Tap water in Las Palmas Gran Canaria unsafe

Tap water in Las Palmas Gran Canaria unsafe to drink

The health authorities in Las Palmas, Gran Canaria have told people not to drink tap water or to use it for the preparation of food due to the excess of a chemical substance called boron which has been detected in water supplies to the capital at higher levels than permitted by law. The prohibition on the use of tap water also affects the food industry in and around Las Palmas. However, tap water can still be used for cleaning and personal hygiene.

The concentration of boron which has been detected in densely populated areas of Las Palmas is between 1.1 and 1.3 milligrams per litre when the level set down by law is 1 milligram per litre.

Nevertheless, people living in Las Palmas, which has a population of 381,000 inhabitants, usually use bottled water for domestic consumption due to the bad taste of the tap water supplied to their homes.

The neighbourhoods which have been affected by the ban on tap water are – Arenales, Guanarteme, La Minilla, Santa Catalina, Las Canteras, La Isleta, Puerto de La Luz, Tafira, Montañeta, Los Hoyos, Marzagán, Vegueta, San Cristóbal, El Batán, San Roque, Triana and Miller.

Boron is a chemical substance which can be found in sea water. However, Emalsa, the water company in charge of supplying clean water to Las Palmas, has said that at present it cannot reduce the concentration of boron in its water supplies to the limits set down under Spanish law using their current water filtration system.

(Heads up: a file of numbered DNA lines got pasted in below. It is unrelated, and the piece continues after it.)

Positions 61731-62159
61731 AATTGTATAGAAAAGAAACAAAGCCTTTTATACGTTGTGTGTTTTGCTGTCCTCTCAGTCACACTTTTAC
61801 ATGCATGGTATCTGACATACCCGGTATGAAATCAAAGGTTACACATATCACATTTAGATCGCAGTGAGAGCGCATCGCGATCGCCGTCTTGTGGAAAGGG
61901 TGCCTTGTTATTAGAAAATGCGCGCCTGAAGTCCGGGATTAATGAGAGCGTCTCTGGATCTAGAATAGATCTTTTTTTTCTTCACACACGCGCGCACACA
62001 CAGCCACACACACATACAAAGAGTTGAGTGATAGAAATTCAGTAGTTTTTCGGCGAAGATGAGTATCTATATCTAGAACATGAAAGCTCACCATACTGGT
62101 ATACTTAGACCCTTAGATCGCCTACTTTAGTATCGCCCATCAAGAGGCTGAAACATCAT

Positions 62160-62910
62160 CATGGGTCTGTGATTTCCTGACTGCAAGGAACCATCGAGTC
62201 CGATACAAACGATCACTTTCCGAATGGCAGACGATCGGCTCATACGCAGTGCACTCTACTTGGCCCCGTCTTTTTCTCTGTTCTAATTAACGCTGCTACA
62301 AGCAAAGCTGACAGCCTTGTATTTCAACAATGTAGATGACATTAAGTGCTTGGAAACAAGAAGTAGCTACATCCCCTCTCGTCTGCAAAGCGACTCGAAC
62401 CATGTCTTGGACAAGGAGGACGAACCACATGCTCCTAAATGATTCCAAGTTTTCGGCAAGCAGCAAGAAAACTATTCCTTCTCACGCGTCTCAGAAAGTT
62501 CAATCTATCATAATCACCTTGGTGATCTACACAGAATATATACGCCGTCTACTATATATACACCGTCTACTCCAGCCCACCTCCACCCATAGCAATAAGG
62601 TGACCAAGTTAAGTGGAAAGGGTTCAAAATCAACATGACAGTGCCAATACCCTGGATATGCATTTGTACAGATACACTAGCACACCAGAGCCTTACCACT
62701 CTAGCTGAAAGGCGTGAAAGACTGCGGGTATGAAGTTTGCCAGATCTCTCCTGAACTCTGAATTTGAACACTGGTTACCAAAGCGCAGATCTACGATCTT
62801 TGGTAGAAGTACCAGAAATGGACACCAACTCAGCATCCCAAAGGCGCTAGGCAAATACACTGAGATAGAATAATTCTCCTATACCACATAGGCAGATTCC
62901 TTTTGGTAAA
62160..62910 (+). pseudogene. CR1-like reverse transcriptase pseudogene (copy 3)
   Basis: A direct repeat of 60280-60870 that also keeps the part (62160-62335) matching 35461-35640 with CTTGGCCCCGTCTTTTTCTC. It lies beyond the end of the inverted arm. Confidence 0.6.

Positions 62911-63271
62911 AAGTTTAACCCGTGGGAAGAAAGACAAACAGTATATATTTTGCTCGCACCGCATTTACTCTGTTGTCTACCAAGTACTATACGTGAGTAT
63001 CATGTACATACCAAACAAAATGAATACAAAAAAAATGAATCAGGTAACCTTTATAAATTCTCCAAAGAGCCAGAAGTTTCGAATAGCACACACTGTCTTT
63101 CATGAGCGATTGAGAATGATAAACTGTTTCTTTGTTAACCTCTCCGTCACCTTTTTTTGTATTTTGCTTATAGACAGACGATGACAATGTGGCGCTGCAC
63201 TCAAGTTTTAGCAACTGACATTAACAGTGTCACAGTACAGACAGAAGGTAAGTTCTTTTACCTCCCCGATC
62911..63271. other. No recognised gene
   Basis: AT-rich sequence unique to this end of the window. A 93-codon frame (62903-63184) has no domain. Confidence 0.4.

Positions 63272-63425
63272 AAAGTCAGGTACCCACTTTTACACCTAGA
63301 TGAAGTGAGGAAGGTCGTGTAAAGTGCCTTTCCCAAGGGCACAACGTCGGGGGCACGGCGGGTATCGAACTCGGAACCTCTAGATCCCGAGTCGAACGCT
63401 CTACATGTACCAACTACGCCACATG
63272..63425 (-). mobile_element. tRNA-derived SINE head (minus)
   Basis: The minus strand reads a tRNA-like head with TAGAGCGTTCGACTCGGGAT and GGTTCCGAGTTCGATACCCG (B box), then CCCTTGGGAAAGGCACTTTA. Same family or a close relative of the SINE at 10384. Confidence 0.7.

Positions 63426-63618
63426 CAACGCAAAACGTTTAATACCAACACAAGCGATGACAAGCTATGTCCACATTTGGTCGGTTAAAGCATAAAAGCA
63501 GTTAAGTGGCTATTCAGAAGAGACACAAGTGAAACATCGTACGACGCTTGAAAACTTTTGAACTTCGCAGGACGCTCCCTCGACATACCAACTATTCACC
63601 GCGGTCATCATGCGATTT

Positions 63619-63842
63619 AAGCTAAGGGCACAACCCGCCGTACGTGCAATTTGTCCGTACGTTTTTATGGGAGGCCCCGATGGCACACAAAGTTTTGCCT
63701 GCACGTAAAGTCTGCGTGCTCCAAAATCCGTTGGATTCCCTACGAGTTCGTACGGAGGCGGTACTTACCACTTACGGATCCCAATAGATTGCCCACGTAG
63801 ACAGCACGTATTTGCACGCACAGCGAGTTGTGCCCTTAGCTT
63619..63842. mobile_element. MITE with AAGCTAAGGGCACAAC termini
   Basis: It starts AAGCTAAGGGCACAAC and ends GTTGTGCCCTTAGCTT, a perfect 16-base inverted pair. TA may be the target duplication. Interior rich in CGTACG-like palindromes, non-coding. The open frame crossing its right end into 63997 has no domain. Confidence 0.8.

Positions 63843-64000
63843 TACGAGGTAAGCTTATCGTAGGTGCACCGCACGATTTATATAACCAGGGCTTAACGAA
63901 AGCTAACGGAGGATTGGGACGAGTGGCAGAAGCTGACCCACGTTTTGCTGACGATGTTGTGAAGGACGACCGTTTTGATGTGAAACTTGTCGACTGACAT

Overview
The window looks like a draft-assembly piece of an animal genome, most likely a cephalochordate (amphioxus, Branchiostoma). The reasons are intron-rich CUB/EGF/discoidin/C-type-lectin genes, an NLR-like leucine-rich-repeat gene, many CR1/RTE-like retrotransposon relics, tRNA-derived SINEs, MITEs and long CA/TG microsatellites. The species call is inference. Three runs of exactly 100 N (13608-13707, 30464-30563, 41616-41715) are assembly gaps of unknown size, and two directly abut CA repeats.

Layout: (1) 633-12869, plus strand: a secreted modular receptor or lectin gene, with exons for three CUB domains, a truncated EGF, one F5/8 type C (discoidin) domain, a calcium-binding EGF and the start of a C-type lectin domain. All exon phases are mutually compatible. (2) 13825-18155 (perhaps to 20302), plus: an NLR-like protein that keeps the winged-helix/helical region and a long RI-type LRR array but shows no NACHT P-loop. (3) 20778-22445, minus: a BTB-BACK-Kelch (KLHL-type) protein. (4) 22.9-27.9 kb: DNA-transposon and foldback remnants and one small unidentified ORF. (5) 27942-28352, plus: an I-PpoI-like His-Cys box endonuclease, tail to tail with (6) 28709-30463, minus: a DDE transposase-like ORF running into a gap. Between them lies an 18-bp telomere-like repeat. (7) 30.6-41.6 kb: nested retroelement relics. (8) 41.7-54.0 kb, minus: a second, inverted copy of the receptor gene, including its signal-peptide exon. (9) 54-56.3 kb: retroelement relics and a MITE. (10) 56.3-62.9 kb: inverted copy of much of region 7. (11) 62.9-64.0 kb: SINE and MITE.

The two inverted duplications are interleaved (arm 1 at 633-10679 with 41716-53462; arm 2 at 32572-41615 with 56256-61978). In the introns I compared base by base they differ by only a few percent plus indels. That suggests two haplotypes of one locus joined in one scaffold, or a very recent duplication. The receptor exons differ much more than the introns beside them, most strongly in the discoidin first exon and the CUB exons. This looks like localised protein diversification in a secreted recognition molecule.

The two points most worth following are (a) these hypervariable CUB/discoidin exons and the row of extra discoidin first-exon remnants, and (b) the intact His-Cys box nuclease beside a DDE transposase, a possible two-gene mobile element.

According to Emalsa, which has opened a permanent telephone line which the public can ring for further information (902 36 17 40), the restrictions on the use of tap water will remain in place until the health authorities lift the ban on its use.

In an urgent press conference last night the town hall of Las Palmas announced that water supplies to Las Palmas presented levels of boron ‘slightly superior’ to those permitted by law which is why it was asking for ‘caution’ until the health authorities announced that tap water was drinkable once again.

Following the announcement of the restrictions on the use of tap water the department of health for the government of Gran Canaria also announced that it would be opening legal proceedings against Emalsa for not meeting the required standards for the human consumption of tap water as stipulated by law.

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